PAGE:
Post # 1
I have a bit of baby fever. I’ve been thinking about names a lot, researching the cost of baby stuff, and reading birth story after birth story.
Reading birth stories has really helped me prepare myself mentally and I even find myself excited for the labour experience. I’m just not so sure that I’m PHYSICALLY ready to give birth.
I’m pretty small. I’m 5’5 and about 105-108 lbs. I hate that I’m so small and I wish I could gain weight. My doctor has never said anything regarding my weight to me, so I know I’m healthy. I just wish I had more ‘meat on my bones’. I’ve been insecure about it for a long time, still weigh myself every day in hopes the number will be higher. I’m not really a person who loves to eat. I eat full meals every day, but it’s hard for me to eat more than I already do. That’s kind of another story, but I have tried to gain weight by eating a lot and I just can’t keep it up.
I’m worried that my body won’t be able to handle pregnancy. I mean, will I REALLY be able to carry a baby around? Is my body that strong enough? I don’t exercise a lot… I just can’t seem to motivate myself. I’m not in very good shape.
I’m wondering if there are any exercises that I could do to help prepare my body for this big change. Is there any way to ‘get in shape’ for pregnancy? We are thinking of possibly TTC in the fall. (It depends on some other factors, but it’s what we’re aiming for)
Post # 2
MrsGatito: I’ve heard of people losing weight before TTC, but not gaining, so I can’t really help. You should ask your doctor what he/she thinks – should you gain weight, do certain exercises, etc. before TTC. You will most likely gain when you’re pregnant too so consider that as well.
Post # 3
I would ask your doctor to give you some guidance on what you can eat to gain weight properly if that is what you want to do. In additionto that, you should still be exercising a little bit to get in shape. I lost weight for TTC, so my situation was a little different, but sounds like you need light items with a lot of calories if you want to gain weight such as avacado or peanut butter.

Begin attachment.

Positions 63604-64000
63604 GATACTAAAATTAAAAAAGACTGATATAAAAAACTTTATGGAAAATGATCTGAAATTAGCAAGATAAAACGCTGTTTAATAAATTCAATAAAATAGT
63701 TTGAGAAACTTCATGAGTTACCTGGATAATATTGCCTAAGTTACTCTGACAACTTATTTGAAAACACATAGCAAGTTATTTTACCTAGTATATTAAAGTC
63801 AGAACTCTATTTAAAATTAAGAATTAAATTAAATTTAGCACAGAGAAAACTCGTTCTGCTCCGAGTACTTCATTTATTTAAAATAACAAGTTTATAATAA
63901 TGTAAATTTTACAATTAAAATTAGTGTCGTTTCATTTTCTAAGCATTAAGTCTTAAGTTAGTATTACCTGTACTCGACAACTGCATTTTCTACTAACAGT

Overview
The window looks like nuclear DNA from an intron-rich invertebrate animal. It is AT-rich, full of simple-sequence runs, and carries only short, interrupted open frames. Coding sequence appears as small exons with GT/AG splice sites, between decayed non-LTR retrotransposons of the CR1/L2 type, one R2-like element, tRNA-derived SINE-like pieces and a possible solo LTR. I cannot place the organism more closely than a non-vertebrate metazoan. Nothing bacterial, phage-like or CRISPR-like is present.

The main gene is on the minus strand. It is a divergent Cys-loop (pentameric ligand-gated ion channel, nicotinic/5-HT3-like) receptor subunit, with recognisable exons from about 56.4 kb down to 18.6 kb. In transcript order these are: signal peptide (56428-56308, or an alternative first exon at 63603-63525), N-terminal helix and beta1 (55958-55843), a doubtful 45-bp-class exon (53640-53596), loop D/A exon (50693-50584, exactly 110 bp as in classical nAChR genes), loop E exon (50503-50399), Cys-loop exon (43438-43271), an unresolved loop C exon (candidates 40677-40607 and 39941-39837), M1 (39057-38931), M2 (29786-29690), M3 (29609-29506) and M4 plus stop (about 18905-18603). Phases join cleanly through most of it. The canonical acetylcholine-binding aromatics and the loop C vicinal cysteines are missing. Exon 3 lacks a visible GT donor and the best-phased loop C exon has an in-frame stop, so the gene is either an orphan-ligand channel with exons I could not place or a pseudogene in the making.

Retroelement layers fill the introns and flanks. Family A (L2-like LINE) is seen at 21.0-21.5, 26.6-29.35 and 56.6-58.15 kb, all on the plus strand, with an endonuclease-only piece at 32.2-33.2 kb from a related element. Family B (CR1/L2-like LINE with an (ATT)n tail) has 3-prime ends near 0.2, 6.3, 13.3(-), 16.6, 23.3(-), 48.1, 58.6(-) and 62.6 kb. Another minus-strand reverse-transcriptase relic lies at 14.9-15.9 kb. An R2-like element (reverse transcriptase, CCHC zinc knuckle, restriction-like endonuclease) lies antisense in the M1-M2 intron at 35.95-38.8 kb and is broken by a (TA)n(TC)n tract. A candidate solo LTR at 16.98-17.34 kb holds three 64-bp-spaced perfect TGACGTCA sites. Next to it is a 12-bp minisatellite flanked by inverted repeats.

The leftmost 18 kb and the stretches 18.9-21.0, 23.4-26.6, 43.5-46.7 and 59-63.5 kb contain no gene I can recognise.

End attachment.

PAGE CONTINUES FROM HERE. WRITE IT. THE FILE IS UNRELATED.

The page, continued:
Post # 4
As long as you are getting regular periods (so, not so underweight that you’re missing cycles) you should be fine. Most likely you will grow a baby that you can carry and deliver (goes for everyone). One of my friends was 5’0 and under 100 lbs (I don’t actually know her weight), really tiny thing but she did exercise. She didn’t have any problems. Obviously, if you’re having irregular cycles due to being underweight I would talk to your Dr.
But exercise and being in shape helps a lot (IMO) before/during/after pregnancy so I would definitely consider starting to exercise. Not just for pregnancy, but you should do it anyway. I don’t think you need to do anything specific for pregnancy, just start doing some cardio (join a gym, start walking, biking, jogging) and then find a way to do some weighted exercises. I think squats are actually pretty great when you’re pregnant (especially towards the end) but I think those should be done by everyone anyway as part of an exercise routine.
Post # 5
MrsGatito: I think you just have to realize everyone is built a little differently, as long as your body functions properly there isn’t a need to worry. My grandmother is much smaller than you and she had no problem carrying and breastfeeding 3 children.
Post # 6
kes18: Thank you! This is helpful. I don’t know if I have an irregular cycle as right now I’m on the pill, so my period comes exactly the same time each month. I do plan on going off the pill a few months before we start TTC so I can get to know my cycle though. Maybe I will even go off sooner than planned, just to really make sure everything is okay. I really don’t know how regular I was before I went on the pill and it was years ago.
housebee: That’s reassuring, thank you!
It’s just a bit scary when I think about it. I just want to be strong enough and not have any complications due to lack of strength and weight.
Post # 7
my mom was 98 lbs when i was born and i was 8lb8oz 🙂